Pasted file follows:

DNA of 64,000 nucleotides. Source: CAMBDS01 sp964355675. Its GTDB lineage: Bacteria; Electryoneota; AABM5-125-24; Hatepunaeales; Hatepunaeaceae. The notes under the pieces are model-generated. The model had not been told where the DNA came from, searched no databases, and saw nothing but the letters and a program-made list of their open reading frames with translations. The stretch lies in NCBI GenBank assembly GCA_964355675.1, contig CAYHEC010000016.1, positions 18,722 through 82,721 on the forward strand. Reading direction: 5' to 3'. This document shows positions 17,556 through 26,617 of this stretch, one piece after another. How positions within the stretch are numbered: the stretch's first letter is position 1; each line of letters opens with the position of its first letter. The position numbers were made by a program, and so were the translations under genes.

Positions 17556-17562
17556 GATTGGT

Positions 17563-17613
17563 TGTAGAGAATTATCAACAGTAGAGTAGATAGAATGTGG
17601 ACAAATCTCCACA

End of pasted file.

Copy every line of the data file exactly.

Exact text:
DNA of 64,000 nucleotides. Source: CAMBDS01 sp964355675. Its GTDB lineage: Bacteria; Electryoneota; AABM5-125-24; Hatepunaeales; Hatepunaeaceae. The notes under the pieces are model-generated. The model had not been told where the DNA came from, searched no databases, and saw nothing but the letters and a program-made list of their open reading frames with translations. The stretch lies in NCBI GenBank assembly GCA_964355675.1, contig CAYHEC010000016.1, positions 18,722 through 82,721 on the forward strand. Reading direction: 5' to 3'. This document shows positions 17,556 through 26,617 of this stretch, one piece after another. How positions within the stretch are numbered: the stretch's first letter is position 1; each line of letters opens with the position of its first letter. The position numbers were made by a program, and so were the translations under genes.

Positions 17556-17562
17556 GATTGGT

Positions 17563-17613
17563 TGTAGAGAATTATCAACAGTAGAGTAGATAGAATGTGG
17601 ACAAATCTCCACA